Ondo election: reenacting INEC’s feat in Edo
After series of controversial polls, Nigeria revved up to salvage a measure of confidence in its electoral process with the conduct of the September 19, 2020 Edo State gubernatorial election.
Despite powerful interests trying to sway the outcome of the exercise, the Independent National Electoral Commission, INEC, lived up to its bidding and declared Governor Godwin Obaseki of the Peoples Democratic Party, PDP, winner, after defeating his All Progressives Congress, APC, challenger, Pastor Osagie Izeiyamu.
Many have fittingly adjudged the poll as one of the freest, fairest and most highly competitive in the recent electoral history. Thus, the Edo election sets a new paradigm for the conduct of elections across the country.
Some quick takeaways from the poll were the phenomenal peaceful conduct of the exercise, neutrality of security operatives, early distribution of electoral materials, orderliness, elimination of voter suppression and other exclusivist actions, among others.
As October 10 approaches for the conduct of Ondo State gubernatorial election, a perception exists that candidates might win but their results could be falsified because the Independent National Electoral Commission, INEC, may not be fair enough to capture the interest of all and sundry.
Based on the antecedents of the electoral system, opposition parties thread on the assumption of Joseph Stalin, Former General Secretary of the Communists Party of the Soviet Union that “the people who cast the votes decide nothing; but the people who count the votes decide everything.”
On the strength of such assumptions, some watched suspiciously when INEC embarked on the conduct of the Osun state gubernatorial election on Saturday, September 22, 2018. It became a litmus test for its integrity ahead of the 2019 general elections. Hopeful that INEC would use the exercise to test-run its equipment, processes and logistics, as well as perfect the training of its staff on the conduct of free, fair and credible elections, many paid keen attention to the developments in Osun.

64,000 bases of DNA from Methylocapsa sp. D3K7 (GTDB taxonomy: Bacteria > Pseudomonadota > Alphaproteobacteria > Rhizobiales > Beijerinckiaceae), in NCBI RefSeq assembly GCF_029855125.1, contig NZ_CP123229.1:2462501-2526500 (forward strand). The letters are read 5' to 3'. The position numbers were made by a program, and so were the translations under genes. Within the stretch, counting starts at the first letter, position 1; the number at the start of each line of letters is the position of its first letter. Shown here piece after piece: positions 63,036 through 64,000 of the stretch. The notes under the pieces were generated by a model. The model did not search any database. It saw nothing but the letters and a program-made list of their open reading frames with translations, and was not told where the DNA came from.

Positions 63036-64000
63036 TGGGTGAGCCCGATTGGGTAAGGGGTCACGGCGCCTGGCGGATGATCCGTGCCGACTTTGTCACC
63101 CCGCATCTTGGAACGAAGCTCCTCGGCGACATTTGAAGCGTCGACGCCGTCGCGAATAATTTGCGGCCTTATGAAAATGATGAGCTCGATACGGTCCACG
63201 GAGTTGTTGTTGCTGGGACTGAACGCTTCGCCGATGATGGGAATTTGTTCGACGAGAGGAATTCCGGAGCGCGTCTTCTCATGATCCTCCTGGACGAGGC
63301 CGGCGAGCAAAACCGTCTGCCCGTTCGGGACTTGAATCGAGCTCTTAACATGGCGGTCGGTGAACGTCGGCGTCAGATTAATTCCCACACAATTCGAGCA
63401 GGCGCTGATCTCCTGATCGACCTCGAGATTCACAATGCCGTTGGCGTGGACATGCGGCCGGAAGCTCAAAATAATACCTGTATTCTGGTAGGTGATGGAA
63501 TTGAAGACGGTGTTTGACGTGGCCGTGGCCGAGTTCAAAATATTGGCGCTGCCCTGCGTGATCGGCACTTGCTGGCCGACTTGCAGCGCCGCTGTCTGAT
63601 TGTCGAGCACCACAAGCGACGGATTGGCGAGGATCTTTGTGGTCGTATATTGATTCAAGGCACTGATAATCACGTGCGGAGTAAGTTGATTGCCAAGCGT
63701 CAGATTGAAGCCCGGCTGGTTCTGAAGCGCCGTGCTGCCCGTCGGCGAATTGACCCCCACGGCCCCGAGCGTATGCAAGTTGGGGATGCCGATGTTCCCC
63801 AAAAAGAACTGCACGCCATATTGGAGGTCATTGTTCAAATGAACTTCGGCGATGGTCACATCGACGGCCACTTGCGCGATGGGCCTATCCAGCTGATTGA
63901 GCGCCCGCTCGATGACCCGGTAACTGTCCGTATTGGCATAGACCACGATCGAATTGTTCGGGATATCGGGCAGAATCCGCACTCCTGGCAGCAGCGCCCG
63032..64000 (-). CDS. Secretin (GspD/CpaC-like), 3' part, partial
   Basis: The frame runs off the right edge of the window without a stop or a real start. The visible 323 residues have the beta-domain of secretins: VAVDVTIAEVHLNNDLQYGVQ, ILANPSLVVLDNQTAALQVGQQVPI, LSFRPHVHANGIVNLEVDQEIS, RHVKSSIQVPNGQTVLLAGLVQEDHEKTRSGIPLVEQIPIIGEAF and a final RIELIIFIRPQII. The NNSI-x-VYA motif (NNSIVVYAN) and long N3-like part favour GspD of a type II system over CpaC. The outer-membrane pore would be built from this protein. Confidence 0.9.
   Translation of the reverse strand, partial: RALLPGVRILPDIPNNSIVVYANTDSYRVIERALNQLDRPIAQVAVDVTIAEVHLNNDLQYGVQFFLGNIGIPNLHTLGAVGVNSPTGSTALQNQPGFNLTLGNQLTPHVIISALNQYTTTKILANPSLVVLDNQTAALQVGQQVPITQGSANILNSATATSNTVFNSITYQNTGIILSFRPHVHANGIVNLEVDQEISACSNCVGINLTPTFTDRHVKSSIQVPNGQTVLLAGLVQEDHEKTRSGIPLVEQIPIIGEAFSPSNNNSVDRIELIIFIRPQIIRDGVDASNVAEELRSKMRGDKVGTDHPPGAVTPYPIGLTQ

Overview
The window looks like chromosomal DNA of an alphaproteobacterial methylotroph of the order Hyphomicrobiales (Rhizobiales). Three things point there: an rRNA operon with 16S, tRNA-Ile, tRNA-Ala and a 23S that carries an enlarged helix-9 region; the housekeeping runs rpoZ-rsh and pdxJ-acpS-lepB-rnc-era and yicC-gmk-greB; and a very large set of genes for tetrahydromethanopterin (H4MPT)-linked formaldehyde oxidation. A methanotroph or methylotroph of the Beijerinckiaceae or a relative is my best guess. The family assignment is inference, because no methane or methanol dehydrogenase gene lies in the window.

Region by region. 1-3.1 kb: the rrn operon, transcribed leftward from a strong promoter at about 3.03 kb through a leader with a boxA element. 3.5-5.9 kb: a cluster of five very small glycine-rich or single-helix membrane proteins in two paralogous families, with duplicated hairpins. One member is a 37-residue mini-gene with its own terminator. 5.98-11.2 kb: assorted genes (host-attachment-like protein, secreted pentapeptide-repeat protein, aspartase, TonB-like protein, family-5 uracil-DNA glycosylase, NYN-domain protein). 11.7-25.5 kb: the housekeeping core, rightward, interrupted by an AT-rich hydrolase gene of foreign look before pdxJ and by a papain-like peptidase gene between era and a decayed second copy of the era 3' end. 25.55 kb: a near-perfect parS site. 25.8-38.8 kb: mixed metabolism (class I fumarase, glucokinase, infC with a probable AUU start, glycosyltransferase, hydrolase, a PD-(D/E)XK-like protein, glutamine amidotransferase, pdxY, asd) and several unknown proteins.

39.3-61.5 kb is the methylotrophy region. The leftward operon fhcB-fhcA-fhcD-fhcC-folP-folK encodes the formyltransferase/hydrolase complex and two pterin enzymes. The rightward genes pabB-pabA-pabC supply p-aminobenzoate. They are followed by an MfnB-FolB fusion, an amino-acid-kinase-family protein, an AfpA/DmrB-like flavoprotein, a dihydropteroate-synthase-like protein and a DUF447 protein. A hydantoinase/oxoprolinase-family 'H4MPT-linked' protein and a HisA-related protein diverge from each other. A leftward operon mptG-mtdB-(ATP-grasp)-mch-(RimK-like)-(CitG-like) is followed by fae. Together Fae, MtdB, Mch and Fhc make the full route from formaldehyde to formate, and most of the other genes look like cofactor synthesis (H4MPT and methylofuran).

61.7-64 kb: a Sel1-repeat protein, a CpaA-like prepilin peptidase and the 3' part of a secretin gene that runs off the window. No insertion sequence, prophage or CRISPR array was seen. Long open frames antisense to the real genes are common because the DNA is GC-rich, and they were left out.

Reports indicated that the initial conduct of the exercise was generally peaceful and orderly, but all expectations came crashing when INEC barefacedly, declared the election inconclusive, after results from 30 local governments were announced and Senator Ademola Adeleke of the PDP won with 254698 votes as against Oyetola of APC with 254345.
In 2019, the electoral umpire made history with inconclusive elections in Kano, Rivers, among others. While INEC appeared unperturbed by the announcement, the incident sparked a nationwide debate over the dwindling integrity of the electoral body and its ill-preparedness to conduct elections.
As an electoral umpire saddled with the responsibility of ensuring fairness, the commission must cease and desist from actions suggestive of pandering to certain political interests or leanings. While the supremacy of the constitution remains, INEC must harmonise its rules and existing laws with constitutional provisions to avoid ambiguities over which law to depend on for electoral decisions.
INEC must also take seriously, the warning that any reckless action it takes is capable of setting up future elections for bloody encounters, which could result in avoidable deaths.
Without doubt, the centrality of security to the conduct of any election cannot be wished away as it represents a positive force to ensure sanity in the process. As we approach this election, security agencies must offer equal treatment to all Nigerians in Ondo state irrespective of party leanings; while politicians and their followers must imbibe the spirit of sportsmanship and play by the rules to forestall any confrontation with armed security personnel.
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